A site about the radio listening hobby and my activities therein - longwave, mediumwave, shortwave, FM, and television DXing. A site about the radio listening hobby in all its forms, or at least the forms that interest me.

I am also a licenced amateur radio operator, callsign VE3LXL. Information about my amateur radio station is found on my station website.

Monday, 15 November 2010

70 cm Repeater VE3VOP

Ok, this isn't DX. But for me part of the DXing hobby is about exploring the radio spectrum to see what's there, and about exploring new aspects of DXing. Since I've spent very little time on the UHF band, and very little on the 70 cm amateur band (440 MHz), anything I hear there is new. I spent a bit of time listening to the 70 cm band today (Nov. 15) and I heard some talk in an unknown language on 443.325 MHz. I didn't catch the callsigns of the stations, but at one point I heard a Morse code ID. The hams I heard were talking on a repeater, and the Morse code ID was the repeater's automated ID. This was VE3VOP, the repeater of the Mabuhay Amateur Radio Club. Time was 00:23 UTC. It's a local repeater, located here in Toronto. Signal was excellent, as you'd expect from a local.

Catching a local repeater isn't much of an achievement. But it does show that hunting for amateur radio repeaters is another possible facet of DXing. There are unusual propagation conditions that allow VHF and UHF signals to travel long distances, so this could be another niche of DXing.

Sunday, 14 November 2010


My DXing activities on Nov. 14, 2010 were about logging stations in an amateur radio contest: the DARC (Deutscher Amateur-Radio-Club) Worked All Europe RTTY Contest. I was on the air making contacts and kept a log of all the stations I heard. I was only on two bands (20 and 40 metres) and logged 21 stations. And even though this was a European contest, radio conditions were not so great so all the stations I caught were in North America - one in Canada, one in Mexico, and the rest in the U.S. And I only actually worked seven of these on the air. The Canadian station was VY2SS in Prince Edward Island. The Mexican one was 4B1EE, in Queretaro, Mexico.

Monday, 8 November 2010

WGNY-AM 1220

This morning I caught a station on the AM band I've never received before: WGNY-AM on 1220 kHz from Newburgh, NY. Until recently 1220 was pretty effectively blocked by semi-local CHSC in St. Catharines, Ontario. But that station shut down at the end of September leaving the frequency clearer, although it is still partly blocked here by WHKW in Cleveland, Ohio. CHSC's departure made the reception of WGNY possible.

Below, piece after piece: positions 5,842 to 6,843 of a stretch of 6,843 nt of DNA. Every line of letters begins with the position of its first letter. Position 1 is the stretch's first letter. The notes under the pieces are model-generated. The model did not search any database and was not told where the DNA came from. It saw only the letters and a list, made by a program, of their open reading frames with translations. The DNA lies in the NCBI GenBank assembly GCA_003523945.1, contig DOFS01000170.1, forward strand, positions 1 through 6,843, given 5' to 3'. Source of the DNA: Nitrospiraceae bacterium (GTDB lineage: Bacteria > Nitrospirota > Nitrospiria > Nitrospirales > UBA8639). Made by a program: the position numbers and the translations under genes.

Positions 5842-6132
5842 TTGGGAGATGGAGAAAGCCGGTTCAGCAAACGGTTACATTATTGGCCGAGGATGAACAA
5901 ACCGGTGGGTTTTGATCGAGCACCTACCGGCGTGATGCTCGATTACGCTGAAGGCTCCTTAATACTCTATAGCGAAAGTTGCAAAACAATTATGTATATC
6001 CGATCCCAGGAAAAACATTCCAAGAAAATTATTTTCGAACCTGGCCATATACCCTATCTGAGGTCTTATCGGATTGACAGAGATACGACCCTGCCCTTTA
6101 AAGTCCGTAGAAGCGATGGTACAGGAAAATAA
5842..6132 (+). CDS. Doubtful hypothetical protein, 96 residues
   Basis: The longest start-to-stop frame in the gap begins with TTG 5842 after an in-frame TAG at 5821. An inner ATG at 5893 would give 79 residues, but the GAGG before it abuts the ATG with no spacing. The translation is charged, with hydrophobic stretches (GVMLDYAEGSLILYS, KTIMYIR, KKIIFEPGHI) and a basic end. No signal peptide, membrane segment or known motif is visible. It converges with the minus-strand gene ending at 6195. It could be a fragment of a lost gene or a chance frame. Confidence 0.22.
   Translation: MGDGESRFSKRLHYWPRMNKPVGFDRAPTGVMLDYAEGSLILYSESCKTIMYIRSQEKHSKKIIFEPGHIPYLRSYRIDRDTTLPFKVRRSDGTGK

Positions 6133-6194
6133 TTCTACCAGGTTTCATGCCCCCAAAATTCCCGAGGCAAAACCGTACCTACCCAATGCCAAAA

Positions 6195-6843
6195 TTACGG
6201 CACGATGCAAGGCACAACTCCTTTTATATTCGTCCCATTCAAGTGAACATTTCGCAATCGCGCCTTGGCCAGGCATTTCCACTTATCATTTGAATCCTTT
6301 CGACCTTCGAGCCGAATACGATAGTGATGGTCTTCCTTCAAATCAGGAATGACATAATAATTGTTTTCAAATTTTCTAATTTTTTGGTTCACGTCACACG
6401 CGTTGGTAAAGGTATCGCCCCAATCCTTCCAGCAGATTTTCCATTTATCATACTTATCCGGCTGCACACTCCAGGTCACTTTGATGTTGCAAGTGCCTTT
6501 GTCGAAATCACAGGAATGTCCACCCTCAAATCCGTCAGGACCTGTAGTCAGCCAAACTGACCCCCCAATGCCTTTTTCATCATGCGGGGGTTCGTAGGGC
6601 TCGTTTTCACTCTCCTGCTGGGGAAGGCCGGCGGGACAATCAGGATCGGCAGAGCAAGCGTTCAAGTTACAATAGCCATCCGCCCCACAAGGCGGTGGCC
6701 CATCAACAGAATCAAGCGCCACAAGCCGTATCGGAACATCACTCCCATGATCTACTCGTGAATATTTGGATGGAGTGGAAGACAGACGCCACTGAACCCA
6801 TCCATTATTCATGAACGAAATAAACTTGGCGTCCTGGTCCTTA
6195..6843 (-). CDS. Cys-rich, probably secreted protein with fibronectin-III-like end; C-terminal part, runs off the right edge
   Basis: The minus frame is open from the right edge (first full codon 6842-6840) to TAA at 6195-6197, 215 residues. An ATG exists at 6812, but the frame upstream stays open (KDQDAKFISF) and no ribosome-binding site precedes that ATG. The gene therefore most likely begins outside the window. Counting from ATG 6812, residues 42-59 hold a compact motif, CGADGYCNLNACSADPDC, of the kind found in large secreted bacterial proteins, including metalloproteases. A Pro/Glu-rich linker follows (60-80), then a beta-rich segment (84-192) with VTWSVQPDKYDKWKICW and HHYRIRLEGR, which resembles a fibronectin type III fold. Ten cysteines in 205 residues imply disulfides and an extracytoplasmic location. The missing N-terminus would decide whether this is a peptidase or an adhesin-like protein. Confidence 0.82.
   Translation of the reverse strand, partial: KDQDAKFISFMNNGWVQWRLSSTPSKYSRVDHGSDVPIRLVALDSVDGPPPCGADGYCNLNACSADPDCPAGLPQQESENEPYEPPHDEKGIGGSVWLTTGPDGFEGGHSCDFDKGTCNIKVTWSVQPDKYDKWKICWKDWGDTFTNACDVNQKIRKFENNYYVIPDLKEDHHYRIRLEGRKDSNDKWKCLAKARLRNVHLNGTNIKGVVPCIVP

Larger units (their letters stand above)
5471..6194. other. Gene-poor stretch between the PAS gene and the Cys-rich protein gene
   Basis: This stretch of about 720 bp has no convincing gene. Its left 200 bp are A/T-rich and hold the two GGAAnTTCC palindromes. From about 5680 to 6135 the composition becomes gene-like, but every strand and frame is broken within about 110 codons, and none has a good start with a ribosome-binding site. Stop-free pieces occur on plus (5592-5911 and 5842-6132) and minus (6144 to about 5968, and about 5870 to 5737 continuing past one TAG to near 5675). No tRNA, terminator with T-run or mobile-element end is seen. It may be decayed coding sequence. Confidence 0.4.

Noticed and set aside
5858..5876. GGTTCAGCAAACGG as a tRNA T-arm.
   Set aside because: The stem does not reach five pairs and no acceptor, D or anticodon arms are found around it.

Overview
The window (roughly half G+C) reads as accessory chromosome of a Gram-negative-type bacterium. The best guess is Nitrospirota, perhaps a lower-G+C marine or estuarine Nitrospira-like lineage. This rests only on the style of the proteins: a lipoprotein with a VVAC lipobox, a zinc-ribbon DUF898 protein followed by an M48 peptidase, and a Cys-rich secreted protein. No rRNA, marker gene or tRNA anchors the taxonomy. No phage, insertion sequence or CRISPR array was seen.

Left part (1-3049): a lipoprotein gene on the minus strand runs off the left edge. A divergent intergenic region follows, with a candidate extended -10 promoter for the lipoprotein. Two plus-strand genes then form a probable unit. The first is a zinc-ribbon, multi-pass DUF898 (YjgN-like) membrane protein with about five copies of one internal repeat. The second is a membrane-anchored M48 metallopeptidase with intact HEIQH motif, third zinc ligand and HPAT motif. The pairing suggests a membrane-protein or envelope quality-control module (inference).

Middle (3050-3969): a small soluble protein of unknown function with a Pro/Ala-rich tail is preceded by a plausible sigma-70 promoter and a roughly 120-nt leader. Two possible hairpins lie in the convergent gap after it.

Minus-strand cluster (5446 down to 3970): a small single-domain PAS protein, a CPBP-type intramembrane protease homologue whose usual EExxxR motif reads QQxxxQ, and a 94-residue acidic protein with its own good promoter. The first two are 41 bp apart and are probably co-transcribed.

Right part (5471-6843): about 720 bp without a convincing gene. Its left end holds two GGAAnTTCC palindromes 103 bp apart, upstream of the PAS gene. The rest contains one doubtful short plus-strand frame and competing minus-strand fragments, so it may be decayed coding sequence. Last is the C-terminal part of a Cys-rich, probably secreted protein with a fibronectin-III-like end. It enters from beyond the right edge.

Details: Nov. 8, 2010, 1220-1230 UTC (7:20 local time), playing oldies. Also heard report of current weather conditions, and slogan "Fox Radio" and station URL foxradio.net. Signal fair-poor, mixing with and usually under WHKW. Received on the Kaito KA-1103 portable and also tuned in on the Eton E-100 so I could add the logging to the ultralight log. This is ultralight logging 339.

Sunday, 7 November 2010

Amateur Radio DXing - 2010 ARRL CW Sweepstakes Contest

On Nov. 7, 2010 I spent some time making contacts in the 2010 ARRL CW Sweepstakes contest. I also kept a log of all the stations I heard. I heard 37 stations (and worked 20 of them) on the 40, 20, and 15 metre bands. All were in North America, except one, CX/N3BNA, in Uruguay. CX/N3BNA wasn't actually participating in the contest but he was on 15 metres at the time of the contest, so I worked him on the air.

All the other stations were in the continental U.S. or Canada, except for NP2X in the U.S. Virgin Islands. One Alaskan station was also heard, KL7AF, which is located at Elmendorf Air Force Base.

This shows one reason why SWLs should consider DXing the amateur bands. As far as I know, there are no shortwave broadcasters left in Uruguay or in the U.S. Virgin Islands. So if you want to hear those countries on the air, the amateur bands are really the only practical option.